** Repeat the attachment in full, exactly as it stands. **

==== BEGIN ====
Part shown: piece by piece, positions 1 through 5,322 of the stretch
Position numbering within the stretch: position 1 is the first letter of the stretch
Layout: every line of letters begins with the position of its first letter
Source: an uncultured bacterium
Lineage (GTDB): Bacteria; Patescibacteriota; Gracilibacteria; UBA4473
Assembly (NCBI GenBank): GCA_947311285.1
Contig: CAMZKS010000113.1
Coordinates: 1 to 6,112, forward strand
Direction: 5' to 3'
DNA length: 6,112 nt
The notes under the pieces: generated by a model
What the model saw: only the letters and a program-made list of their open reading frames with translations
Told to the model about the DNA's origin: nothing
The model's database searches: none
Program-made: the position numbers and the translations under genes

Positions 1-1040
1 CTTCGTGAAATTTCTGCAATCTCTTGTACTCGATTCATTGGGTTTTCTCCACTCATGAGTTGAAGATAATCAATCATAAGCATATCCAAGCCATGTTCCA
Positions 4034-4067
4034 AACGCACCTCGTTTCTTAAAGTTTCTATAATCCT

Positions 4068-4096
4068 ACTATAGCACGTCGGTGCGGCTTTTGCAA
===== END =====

Part shown: piece by piece, positions 1 through 5,322 of the stretch
Position numbering within the stretch: position 1 is the first letter of the stretch
Layout: every line of letters begins with the position of its first letter
Source: an uncultured bacterium
Lineage (GTDB): Bacteria; Patescibacteriota; Gracilibacteria; UBA4473
Assembly (NCBI GenBank): GCA_947311285.1
Contig: CAMZKS010000113.1
Coordinates: 1 to 6,112, forward strand
Direction: 5' to 3'
DNA length: 6,112 nt
The notes under the pieces: generated by a model
What the model saw: only the letters and a program-made list of their open reading frames with translations
Told to the model about the DNA's origin: nothing
The model's database searches: none
Program-made: the position numbers and the translations under genes

Positions 1-1040
1 CTTCGTGAAATTTCTGCAATCTCTTGTACTCGATTCATTGGGTTTTCTCCACTCATGAGTTGAAGATAATCAATCATAAGCATATCCAAGCCATGTTCCA
Positions 4034-4067
4034 AACGCACCTCGTTTCTTAAAGTTTCTATAATCCT

Positions 4068-4096
4068 ACTATAGCACGTCGGTGCGGCTTTTGCAA